People are probably saying to themselves that they thought Michael Jackson was already indicted. Yes, charges were filed by the prosecutors. But now a grand jury has handed up an indictment. What does that mean?
A grand jury
An indictment means that a grand jury, composed of 19 citizens, evaluated the evidence presented by the prosecution, and at least 12 of them have come back and said that there was probable cause to believe that Michael Jackson committed these crimes.
A prosecutor filing charges is not enough in the state of California. He or she has to go one of two ways—to a grand jury or a preliminary hearing.
The prosecutor decided to go through a secret grand jury, where it's just the prosecution presenting evidence, and no defense attorneys present. There is no cross-examination either.
An indictment is really not a huge legal hurdle. Many experts will tell you that is not tough to get a grand jury indictment.
The grand jury is effectively an arm of the prosecution. Sometimes there are even investigative grand juries, where prosecutors convene a grand jury just to force witnesses to come in and testify.
There were 19 grand jurors in the Jackson case. They can ask questions and ask for certain witnesses, unlike a regular jury. Some grand juries are considered more professional juries than are regular juries. They are impaneled for 90 days, although now that this grand jury's work is over, they will almost certainly be disbanded.
What are the charges against Jackson?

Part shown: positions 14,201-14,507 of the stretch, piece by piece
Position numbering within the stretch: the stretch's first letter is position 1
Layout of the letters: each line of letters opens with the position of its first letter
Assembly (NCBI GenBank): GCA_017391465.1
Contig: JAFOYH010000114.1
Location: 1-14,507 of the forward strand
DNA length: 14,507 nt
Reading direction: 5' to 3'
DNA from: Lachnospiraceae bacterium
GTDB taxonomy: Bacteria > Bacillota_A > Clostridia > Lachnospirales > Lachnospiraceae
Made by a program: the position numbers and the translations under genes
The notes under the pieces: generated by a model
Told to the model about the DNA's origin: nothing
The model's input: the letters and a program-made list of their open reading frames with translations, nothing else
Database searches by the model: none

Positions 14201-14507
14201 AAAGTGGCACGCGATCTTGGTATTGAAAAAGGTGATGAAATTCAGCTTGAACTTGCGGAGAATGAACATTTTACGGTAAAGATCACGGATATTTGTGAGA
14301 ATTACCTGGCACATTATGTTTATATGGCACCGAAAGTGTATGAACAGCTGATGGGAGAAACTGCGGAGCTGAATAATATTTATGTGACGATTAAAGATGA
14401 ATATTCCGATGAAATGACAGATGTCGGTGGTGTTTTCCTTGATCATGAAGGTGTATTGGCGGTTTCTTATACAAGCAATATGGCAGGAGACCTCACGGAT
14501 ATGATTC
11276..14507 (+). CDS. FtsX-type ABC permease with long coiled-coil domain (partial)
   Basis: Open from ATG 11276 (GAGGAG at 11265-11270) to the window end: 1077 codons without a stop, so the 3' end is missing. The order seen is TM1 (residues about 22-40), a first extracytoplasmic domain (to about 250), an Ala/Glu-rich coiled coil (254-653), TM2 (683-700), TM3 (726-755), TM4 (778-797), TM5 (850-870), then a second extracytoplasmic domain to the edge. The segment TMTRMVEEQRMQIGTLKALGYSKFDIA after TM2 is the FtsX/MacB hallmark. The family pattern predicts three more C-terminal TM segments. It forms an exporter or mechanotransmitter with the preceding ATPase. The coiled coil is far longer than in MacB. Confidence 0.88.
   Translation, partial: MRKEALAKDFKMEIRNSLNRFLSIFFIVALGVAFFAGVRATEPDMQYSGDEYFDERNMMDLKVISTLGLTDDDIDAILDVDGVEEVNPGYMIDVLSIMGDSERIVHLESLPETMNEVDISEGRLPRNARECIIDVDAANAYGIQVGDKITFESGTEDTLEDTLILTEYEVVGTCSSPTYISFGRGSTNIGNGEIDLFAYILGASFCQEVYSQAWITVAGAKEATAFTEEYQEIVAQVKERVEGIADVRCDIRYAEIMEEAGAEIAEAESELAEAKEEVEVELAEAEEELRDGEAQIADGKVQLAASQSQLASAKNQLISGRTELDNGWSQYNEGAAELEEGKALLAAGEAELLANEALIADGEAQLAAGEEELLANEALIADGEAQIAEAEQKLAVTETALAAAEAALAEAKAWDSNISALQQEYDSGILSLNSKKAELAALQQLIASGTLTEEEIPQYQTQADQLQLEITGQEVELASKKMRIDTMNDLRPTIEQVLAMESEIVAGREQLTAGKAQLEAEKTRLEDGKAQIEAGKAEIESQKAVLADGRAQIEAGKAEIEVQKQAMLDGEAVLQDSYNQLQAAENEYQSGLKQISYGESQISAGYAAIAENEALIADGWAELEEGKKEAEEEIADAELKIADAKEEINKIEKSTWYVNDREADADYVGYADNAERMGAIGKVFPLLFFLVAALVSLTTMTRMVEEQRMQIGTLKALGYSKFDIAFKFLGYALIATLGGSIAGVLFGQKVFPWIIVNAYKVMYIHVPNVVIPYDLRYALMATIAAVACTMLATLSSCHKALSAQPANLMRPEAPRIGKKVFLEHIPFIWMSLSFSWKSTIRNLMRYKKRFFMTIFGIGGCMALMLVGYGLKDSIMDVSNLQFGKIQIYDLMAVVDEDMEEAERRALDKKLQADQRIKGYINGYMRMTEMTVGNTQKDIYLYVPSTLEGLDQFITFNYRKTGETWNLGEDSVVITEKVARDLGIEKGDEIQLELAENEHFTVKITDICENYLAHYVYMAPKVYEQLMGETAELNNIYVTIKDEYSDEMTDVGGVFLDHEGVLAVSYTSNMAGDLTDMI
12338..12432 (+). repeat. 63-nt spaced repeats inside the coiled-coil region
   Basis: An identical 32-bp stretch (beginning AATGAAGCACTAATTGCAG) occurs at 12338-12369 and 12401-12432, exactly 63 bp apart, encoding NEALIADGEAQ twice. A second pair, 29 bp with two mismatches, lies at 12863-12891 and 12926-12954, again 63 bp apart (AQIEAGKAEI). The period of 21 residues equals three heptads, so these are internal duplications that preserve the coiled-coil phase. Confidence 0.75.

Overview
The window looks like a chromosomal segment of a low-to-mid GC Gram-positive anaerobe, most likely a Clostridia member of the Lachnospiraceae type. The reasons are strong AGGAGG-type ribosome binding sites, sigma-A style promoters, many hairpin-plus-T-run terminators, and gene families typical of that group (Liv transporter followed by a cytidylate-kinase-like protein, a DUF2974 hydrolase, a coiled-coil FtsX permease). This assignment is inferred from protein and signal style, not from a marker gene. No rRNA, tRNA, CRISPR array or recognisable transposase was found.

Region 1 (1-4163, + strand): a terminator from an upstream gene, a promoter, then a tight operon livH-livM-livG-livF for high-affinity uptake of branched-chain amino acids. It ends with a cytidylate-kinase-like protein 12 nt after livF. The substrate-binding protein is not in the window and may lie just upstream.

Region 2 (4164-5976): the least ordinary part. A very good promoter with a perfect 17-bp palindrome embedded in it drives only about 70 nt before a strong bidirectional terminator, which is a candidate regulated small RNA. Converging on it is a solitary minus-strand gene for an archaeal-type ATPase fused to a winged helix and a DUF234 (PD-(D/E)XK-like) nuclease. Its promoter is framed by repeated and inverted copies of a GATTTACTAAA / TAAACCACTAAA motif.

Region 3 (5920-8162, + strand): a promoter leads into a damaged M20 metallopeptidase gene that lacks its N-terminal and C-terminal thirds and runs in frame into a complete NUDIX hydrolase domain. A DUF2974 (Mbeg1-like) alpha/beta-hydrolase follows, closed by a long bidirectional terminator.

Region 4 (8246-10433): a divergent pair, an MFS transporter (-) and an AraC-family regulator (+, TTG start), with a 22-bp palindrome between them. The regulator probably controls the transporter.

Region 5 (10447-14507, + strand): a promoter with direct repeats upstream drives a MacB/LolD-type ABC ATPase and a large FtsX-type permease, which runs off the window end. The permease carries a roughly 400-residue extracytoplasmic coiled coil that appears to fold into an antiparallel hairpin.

It was not a big surprise that Michael Jackson was indicted, although we don't know exactly which charges Jackson’s been indicted on. All the proceedings in front of this grand jury are secret.
The grand jury could indict on all the charges that the prosecution presented, or they could indict on more (or less) charges than the ones the prosecution presented. All we've been able to confirm at this point is that Michael Jackson has been indicted by a grand jury.
What happens next?
The only shot that the defense really has in a California grand jury—and this is more than in most states—is that the prosecutor is obliged by law to present exculpatory evidence, meaning evidence that helps Michael Jackson.
After about 10 days, the defense is going to get an opportunity to review the entire transcript of the grand jury. You can expect that these defense attorneys are going to challenge that these prosecutors did not present enough of the exculpatory evidence to this grand jury.
They will likely also have challenges to the way that this grand jury was conducted. We know that over a period of days, there was testimony in front of this grand jury from a psychologist, an attorney who represented the boy and his mother, the accuser himself, the brother of the accuser, the father of the accuser, and the mother of the accuser. There may also have been more witnesses.
But this was expected. And it certainly looks like Michael Jackson is now going to trial.